Matchmaking and the Summoner system would have been completely impossible without turning away from Warcraft III, and help make LoL feel like its own game. The same can be said about the addition of brush, which is strategically placed foliage around the board that will hide any players that step inside. While on the subject of benefits made possible because of the new engine, the game has many other elements that should make it much more accessible to even those who haven't already spent a few dozen hours calling opponents' mothers whores in DotA. In the past, getting into any game in the genre assumed player's knowledge of its roots, which left most players disillusioned. LoL lays out everything in completely sensible ways, from building items to leveling up, which should make easing a player into the game much easier. While there's no singleplayer story, it offers an insightful tutorial and the ability to play against AI - two elements which should also help transition RTS players into League of Legends. The AI still has room to grow, as noted by the only difficulty settings currently being "noob" and "easy" (since they're only really feed-bots so far), but it's better than nothing.
Visuals, too, are worth commending, using a playful style that absolutely fits the nonsense that is the genre. The idea of a Yeti battling against a giant robot while a witch casts a lightning spell on them is simply too silly to contain in reality, so giving everything borders and making it look like it's ripped out of a Saturday Morning cartoon is a good idea. Not only that, but the style looks simply wonderful on computers that can handle it, a glimpse into what might be if the developers find a way to bring it over to consoles anytime soon. It doesn't call for the most intense PCs ever crafted, so pretty much anyone with Windows and a computer made in the last few years should be able to enjoy the title without too much of a problem.
When it comes to actually playing the game, something that's obviously very important, LoL provides an addictive experience that should feel reminiscent of any other game in the genre. Though a match lasts upwards of an hour, it's nearly impossible to stop at one, and the persistent Summoner system, which brings experience and leveling outside of individual matches, adds another hook to make sure no one can quit after just one game. After finishing, you'll find that you always have another match in you, even if you've spent the past three hours saying that. The champions are well-varied and interesting, and there are enough that it takes a long time before the game grows old.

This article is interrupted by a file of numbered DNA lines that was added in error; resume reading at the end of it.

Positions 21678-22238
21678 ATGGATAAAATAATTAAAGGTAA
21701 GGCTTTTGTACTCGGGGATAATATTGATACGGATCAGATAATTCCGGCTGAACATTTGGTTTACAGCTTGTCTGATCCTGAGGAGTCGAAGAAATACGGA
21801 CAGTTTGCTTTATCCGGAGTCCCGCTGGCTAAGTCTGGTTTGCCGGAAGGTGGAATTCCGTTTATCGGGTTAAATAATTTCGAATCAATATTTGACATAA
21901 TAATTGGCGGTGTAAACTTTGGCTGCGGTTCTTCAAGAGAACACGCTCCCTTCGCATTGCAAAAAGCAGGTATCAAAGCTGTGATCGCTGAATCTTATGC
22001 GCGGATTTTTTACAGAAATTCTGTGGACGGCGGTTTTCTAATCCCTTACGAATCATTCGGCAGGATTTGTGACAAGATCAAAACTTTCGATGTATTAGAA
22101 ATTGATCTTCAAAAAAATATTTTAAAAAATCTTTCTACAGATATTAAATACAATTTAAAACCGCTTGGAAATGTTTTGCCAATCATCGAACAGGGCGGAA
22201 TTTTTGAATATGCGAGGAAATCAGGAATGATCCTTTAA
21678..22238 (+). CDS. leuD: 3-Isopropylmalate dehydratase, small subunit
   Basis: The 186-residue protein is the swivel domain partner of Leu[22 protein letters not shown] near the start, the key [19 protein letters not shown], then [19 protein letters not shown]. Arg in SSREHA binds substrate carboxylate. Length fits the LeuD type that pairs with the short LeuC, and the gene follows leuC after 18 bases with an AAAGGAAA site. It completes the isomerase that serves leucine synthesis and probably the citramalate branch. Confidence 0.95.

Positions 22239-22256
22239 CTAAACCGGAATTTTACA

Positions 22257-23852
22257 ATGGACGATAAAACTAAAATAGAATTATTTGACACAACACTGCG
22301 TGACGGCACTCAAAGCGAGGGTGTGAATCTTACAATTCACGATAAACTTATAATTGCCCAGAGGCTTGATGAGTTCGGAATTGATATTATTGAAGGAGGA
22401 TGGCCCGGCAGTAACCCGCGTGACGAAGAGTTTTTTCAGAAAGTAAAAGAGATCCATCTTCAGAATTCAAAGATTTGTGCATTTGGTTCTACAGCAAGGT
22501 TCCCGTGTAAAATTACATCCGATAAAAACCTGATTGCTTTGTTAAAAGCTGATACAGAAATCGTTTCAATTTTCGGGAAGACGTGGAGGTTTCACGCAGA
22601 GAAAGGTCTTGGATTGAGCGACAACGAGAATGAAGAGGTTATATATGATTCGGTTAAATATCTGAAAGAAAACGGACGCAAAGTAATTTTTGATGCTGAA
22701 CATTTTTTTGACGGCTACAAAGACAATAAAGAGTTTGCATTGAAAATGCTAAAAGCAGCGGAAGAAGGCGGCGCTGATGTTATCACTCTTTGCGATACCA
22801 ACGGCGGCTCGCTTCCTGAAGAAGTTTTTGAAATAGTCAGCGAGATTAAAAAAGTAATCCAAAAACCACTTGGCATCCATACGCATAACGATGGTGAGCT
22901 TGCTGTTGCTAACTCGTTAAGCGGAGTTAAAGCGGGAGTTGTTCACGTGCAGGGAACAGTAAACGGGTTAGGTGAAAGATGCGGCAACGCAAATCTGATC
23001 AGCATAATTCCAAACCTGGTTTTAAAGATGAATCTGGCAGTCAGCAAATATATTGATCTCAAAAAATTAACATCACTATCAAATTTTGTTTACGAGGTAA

That is, if you spend some money, since only a few come for free, and the rest can either be purchased after dozens of hours spent earning in-game money or with some real-world currency. The shop's prices actually might be one of the worst elements of LoL, with certain champions costing more than others - which goes against the idea of a balanced game in every way. Luckily, this isn't Riot's goal, and should end up being balanced over time. The ability to buy a retail copy, which comes with a large number of Champions and a handfull of Riot Points, stops this from being too much of a problem, and it's easier to treat the free-to-play section of the game as more of an expanded demo than the actual game itself.
While there's no doubt the hardcore Defense of the Ancients community will embrace Heroes of Newerth over League of Legends, that might actually be a good thing. DotA players might be some of the most unfriendly gamers out there, so if the most vocal of them go to another game that's no problem at all. In fact, it might help the community, and there's something to be said about opening up the genre to newcomers. That area, more than any other, is where the game shines, and LoL's ability to turn the MOBA from an imposing beast into something anyone can play is commendable, and should do much more for the genre than an unabashed DotA clone made for people who want to play the Warcraft III map with a matchmaking system. For those looking for something a little different, however, and a way to bring friends into the competitive PVP wonderland that is the multiplayer online battle arena, there's no better choice than LoL. It's free, so there's no reason not to try it out, and there's a good chance you'll find yourself still playing after a few weeks, eager to pick up the full version.